South Dakota voters approve Medicaid expansion
South Dakotans voted Tuesday to amend their state constitution to expand Medicaid coverage.
South Dakotans voted Tuesday to amend their state constitution to expand Medicaid coverage, making it the seventh state to broaden eligibility for the public health insurance program through voter-approved ballot measures.
The amendment, which would change the Medicaid threshold to those below 133% of the federal poverty line, passed with 56% of the vote.
“There are 42,500 people who will now have access to health care — preventive health care, medicine, tests — that simply can’t afford private insurance,” said Rick Weiland, co-founder of Dakotans for Health, an advocacy group that backed the measure. “They found themselves in that gap between traditional Medicaid, which they don’t qualify for, and private insurance they don’t have the resources to pay for.”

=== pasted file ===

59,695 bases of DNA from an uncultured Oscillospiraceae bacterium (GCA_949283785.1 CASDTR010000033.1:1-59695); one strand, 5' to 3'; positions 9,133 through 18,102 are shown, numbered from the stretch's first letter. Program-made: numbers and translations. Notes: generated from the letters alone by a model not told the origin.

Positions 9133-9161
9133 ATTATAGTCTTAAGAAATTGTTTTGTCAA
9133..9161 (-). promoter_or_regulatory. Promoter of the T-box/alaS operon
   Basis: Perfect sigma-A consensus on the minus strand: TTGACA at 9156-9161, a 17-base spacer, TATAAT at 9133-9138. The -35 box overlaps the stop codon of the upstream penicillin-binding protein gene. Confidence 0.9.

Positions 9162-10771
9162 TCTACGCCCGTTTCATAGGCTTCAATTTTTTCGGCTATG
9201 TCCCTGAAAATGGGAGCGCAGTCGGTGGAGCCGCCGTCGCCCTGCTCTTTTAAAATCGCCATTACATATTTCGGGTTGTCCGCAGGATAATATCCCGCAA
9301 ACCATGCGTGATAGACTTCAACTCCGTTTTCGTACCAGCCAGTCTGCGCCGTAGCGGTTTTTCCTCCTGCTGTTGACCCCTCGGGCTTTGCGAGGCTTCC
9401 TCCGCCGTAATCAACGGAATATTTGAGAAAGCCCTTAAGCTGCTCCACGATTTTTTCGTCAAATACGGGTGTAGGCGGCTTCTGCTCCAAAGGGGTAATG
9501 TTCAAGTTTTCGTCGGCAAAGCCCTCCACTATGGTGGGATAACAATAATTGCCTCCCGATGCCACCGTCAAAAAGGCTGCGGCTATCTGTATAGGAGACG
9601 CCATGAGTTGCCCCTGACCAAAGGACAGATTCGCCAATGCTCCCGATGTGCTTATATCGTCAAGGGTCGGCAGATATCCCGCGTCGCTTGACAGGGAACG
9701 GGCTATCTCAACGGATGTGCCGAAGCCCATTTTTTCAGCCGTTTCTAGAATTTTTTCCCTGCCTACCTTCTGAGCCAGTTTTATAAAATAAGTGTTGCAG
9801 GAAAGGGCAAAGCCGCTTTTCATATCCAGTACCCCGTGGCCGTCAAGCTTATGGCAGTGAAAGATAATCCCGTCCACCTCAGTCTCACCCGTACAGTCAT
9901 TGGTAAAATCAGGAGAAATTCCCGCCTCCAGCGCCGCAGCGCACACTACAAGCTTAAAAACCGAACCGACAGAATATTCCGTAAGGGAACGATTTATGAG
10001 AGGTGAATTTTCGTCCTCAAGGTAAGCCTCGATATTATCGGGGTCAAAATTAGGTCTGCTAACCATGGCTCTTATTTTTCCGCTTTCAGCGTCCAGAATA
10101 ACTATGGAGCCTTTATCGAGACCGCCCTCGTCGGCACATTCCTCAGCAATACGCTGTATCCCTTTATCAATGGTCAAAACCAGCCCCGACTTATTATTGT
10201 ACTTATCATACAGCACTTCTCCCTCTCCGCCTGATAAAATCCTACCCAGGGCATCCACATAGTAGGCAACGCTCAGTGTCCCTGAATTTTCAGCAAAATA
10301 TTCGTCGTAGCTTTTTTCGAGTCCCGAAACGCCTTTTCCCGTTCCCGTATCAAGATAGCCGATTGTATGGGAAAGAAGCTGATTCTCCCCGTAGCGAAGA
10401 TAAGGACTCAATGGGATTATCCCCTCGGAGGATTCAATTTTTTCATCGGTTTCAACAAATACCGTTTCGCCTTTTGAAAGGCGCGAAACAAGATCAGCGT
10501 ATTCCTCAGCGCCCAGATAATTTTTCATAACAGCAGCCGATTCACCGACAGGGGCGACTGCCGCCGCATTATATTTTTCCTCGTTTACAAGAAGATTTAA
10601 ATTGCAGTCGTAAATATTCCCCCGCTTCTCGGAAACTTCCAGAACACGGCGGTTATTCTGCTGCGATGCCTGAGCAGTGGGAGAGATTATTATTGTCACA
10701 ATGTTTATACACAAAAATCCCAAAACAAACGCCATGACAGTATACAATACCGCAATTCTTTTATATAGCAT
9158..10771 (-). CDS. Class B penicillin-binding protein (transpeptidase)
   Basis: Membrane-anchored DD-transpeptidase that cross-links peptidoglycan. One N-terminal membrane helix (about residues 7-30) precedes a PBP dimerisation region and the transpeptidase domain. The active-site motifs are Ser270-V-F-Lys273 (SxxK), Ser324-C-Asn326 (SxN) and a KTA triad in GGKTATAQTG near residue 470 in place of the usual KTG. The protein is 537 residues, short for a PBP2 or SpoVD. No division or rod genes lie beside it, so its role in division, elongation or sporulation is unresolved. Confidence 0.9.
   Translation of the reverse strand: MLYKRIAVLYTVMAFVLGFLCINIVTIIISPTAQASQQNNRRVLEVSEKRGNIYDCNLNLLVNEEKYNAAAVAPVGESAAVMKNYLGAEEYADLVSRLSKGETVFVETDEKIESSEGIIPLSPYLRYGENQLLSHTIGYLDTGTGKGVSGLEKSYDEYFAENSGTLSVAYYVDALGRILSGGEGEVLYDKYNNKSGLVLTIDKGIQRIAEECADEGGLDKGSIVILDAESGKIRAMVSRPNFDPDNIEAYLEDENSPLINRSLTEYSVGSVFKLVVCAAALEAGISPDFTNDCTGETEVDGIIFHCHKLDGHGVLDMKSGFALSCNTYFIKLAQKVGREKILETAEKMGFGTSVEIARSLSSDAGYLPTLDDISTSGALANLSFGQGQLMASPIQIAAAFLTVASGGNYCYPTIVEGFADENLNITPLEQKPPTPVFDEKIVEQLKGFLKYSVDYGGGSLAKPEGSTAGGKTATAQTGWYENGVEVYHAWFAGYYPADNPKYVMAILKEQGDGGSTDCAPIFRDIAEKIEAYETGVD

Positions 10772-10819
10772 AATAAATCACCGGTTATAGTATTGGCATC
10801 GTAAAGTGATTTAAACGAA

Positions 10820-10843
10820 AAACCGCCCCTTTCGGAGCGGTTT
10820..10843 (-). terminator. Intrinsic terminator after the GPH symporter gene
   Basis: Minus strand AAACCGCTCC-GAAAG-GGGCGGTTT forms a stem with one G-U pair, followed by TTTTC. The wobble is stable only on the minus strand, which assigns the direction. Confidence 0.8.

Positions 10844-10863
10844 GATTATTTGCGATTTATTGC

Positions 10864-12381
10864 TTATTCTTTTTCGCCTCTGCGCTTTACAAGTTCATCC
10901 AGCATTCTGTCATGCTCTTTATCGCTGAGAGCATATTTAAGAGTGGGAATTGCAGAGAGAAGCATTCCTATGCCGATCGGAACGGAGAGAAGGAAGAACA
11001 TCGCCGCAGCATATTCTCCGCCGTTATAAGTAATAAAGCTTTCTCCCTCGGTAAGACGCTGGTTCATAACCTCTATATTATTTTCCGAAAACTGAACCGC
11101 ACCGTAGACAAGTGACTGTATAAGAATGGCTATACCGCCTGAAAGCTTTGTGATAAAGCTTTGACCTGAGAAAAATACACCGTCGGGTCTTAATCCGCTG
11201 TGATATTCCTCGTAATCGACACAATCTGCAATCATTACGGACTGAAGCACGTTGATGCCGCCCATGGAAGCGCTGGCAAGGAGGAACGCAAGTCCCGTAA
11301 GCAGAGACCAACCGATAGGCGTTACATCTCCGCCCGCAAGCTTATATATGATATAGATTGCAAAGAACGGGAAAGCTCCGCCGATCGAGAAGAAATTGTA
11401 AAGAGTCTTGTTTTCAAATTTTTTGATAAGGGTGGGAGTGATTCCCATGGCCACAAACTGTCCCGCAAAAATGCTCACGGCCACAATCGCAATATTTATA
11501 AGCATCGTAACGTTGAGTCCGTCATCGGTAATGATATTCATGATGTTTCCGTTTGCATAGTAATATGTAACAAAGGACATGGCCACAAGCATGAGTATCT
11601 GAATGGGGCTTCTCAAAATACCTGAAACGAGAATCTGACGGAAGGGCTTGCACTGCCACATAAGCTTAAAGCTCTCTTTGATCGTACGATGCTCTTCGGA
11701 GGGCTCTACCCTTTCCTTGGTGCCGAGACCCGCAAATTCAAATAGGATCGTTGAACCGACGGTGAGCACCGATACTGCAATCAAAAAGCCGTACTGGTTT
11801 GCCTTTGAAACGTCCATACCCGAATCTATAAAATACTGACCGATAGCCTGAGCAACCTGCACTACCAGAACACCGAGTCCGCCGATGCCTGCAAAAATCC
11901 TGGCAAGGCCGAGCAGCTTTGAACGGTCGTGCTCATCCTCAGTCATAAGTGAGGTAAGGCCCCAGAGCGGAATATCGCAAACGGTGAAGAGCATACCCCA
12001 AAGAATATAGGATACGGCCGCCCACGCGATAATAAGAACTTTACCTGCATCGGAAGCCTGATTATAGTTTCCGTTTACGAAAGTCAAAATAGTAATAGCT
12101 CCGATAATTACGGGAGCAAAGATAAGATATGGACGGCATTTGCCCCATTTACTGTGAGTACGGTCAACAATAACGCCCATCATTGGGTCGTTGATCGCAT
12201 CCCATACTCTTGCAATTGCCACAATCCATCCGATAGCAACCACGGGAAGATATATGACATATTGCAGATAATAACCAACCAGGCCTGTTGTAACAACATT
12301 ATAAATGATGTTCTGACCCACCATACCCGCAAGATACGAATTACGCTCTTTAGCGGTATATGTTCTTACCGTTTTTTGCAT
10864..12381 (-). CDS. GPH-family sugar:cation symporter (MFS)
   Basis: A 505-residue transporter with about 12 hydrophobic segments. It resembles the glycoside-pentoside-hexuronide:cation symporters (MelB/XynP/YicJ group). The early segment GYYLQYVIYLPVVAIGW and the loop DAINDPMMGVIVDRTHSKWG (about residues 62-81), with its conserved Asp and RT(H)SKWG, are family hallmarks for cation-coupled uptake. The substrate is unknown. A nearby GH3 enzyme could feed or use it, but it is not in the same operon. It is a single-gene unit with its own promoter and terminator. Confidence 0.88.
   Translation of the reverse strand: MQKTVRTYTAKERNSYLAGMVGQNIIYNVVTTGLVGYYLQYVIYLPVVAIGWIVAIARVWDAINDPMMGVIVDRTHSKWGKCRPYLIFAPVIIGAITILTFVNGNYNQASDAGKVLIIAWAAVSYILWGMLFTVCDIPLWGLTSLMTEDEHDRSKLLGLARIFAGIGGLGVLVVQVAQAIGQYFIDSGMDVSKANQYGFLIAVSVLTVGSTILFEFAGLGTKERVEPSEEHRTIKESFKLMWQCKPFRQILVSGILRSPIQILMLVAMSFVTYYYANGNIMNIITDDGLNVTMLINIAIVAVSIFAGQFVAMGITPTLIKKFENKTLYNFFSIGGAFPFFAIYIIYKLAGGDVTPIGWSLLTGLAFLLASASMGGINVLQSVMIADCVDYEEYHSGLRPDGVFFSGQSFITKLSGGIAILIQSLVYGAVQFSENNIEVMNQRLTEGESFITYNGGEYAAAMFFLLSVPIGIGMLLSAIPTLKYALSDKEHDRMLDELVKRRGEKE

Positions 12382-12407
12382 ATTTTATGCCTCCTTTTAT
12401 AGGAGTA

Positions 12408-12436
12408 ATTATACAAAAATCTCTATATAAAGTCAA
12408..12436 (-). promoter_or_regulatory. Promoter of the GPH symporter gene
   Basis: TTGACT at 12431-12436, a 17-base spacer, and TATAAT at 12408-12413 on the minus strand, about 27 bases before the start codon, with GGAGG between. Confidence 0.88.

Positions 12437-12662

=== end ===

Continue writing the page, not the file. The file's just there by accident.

Republican lawmakers in South Dakota unsuccessfully tried to block the Medicaid measure earlier this year. They placed an amendment on the June primary ballot that would have required ballot measures that increase taxes or fees or cost the state $10 million or more over five years to pass with 60% of the vote.
Voters rejected the proposed change to the state’s ballot measure rules. The Medicaid amendment only needed to win a simple majority.
Weiland and his team are now working on gathering signatures for an amendment that would codify a right to abortion in the state constitution.
“I think we have a real possibility of pulling a Kansas here in South Dakota,” he said.
Kansas voters earlier this year rejected a ballot measure that would have affirmed that there’s no right to abortion in the state constitution.